Poor Pacific countries might want to remember that these eligibility rules were originally intended to protect small rugby playing nations like Scotland or Wales whose talented stars would be otherwise lost richer countries like England or France who offered better financial returns.

But according to former Manu Samoa rep and Pacific rugby players’ advocate Dan Leo, the same rules are now biting small poor Pacific countries like Fiji, Samoa and Tonga, who are denied good players for the RWC, simply because they have once played for Australia, or NZ or France but are no longer needed by them.

Leo sensibly argues that removing these eligibility rules would not cost the powerful nations financially and would be of great help to the smaller nations.

Quite remarkably (and ironically given my comments on Super Rugby below) the same criticism is now being made by NZ Rugby Chairman (Brent Impey) who accused the Northern Hemisphere rugby countries of “colonialism” against Pacific nations (Rugby Pass, 16 Oct. 2019).

In this same Rugby Pass article, outgoing NZR Chief Executive Officer, Steve Tew is also quoted as criticizing the Northern Hemisphere countries for opposing World Rugby’s proposed Nations Championship which would have allowed a promotion relegation format which could have provided second tier countries (like the Pacific countries and Japan) a pathway to tier one teams.

These arguments all make sense so why do these eligibility rules still persist?

National interests versus “The Game”

At the heart of these eligibility rules is of course the chauvinistic national desire to “win” at all costs, even if the game itself suffers because some teams are deliberately weakened by the rules because of the exclusion of good players.

But honest sports experts, even in the powerful rich countries, will acknowledge the “warm positive” emotions when some small underdog country, like Fiji or Samoa, loses but have put up a brave fight against their own national team.

They understand that in a fair game, the game itself is the ultimate winner, even if one side must win and one lose.

So can the rich countries change the eligibility rules, even if it makes their opponents stronger?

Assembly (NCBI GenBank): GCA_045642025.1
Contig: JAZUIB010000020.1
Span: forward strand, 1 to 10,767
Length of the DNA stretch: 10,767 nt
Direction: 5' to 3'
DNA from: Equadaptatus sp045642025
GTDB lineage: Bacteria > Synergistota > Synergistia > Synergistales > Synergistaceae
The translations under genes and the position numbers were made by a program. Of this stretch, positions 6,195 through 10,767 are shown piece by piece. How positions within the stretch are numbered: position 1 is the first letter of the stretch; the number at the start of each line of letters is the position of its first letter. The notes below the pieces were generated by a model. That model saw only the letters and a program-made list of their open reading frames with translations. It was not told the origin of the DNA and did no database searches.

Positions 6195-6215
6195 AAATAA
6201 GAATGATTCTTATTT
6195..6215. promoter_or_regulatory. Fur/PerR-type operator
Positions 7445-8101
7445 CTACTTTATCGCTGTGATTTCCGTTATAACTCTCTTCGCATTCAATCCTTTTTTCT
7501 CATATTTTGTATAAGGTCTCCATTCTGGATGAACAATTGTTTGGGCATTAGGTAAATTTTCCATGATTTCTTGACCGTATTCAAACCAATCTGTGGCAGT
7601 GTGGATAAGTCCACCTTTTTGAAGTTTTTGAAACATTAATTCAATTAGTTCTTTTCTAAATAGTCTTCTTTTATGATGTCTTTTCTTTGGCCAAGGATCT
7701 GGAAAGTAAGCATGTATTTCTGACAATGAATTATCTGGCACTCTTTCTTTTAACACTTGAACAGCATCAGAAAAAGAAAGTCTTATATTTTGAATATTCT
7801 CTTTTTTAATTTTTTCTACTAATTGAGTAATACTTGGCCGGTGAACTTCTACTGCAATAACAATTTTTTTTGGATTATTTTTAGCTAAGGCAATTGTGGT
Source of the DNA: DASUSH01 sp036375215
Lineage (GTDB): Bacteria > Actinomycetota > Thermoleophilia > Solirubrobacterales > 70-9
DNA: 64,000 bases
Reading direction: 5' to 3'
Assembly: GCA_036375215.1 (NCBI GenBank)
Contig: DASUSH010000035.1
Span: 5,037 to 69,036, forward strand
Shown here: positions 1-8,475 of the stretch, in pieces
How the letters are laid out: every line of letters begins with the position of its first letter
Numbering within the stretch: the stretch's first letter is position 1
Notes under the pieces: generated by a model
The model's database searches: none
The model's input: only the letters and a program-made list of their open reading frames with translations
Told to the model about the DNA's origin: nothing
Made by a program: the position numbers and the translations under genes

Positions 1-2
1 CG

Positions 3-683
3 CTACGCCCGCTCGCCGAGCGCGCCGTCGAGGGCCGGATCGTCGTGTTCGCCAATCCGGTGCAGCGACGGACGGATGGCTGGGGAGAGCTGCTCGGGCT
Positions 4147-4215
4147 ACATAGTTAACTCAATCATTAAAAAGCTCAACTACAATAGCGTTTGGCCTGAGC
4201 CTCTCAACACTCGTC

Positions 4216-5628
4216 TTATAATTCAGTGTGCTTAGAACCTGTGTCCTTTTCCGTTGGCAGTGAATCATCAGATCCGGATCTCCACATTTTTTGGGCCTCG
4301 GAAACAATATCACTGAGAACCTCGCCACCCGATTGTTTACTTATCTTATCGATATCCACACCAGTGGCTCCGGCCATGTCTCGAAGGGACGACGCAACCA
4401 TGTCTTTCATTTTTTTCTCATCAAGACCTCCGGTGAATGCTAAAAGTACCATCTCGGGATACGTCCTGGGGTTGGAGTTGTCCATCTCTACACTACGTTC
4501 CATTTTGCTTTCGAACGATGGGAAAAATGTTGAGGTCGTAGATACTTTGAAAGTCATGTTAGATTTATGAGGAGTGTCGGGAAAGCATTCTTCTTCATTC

Note however that the arguments made by Impey and Tew above, for a fairer deal for Pacific countries, also apply equally to their being admitted to the Super Rugby competition.

This was also pointed out by the Rugby Pass editors in their article of 16 October 2019, although the authors diplomatically did not use the word “hypocrisy” to describe the views of Impey and Tew, as they might well have.

Pacific Team for Super Rugby

For more than fifteen years now, Pacific countries have been desperately trying to gain entry to the Super Rugby competition, which we should point out to Tew, is a far more logical competition for Pacific teams than one involving playing teams in Europe at relatively greater cost.

This economist has often given all the cogent economic arguments why entry to Super Rugby for a combined Pacific Team (from Fiji, Samoa and Tonga) would be a win-win for not just Pacific Island and Australian/NZ rugby, but also their respective tourism industries, especially with home games rotated through Fiji, Samoa and Tonga.

Readers may find some of these Fiji Times articles in my book (The Challenges of Growing the Fiji Economy) being sold in Hot Bread Kitchen outlets, as well as on my website (NarseyOnFiji) with their titles and dates quite indicative:

Those economic arguments apply even more today with large numbers of Pacific people living and working in Australia and NZ.

Political hype or opportunity?

Cynics might suggest that the Australian Prime Minister’s recent foray into the Pacific for a rugby league game, the Pacific Step-Up initiative and the frequent references to Australia being part of the Pacific vuvale is sheer political hype, while the real underlying political objective is to counter Chinese influence in the Pacific.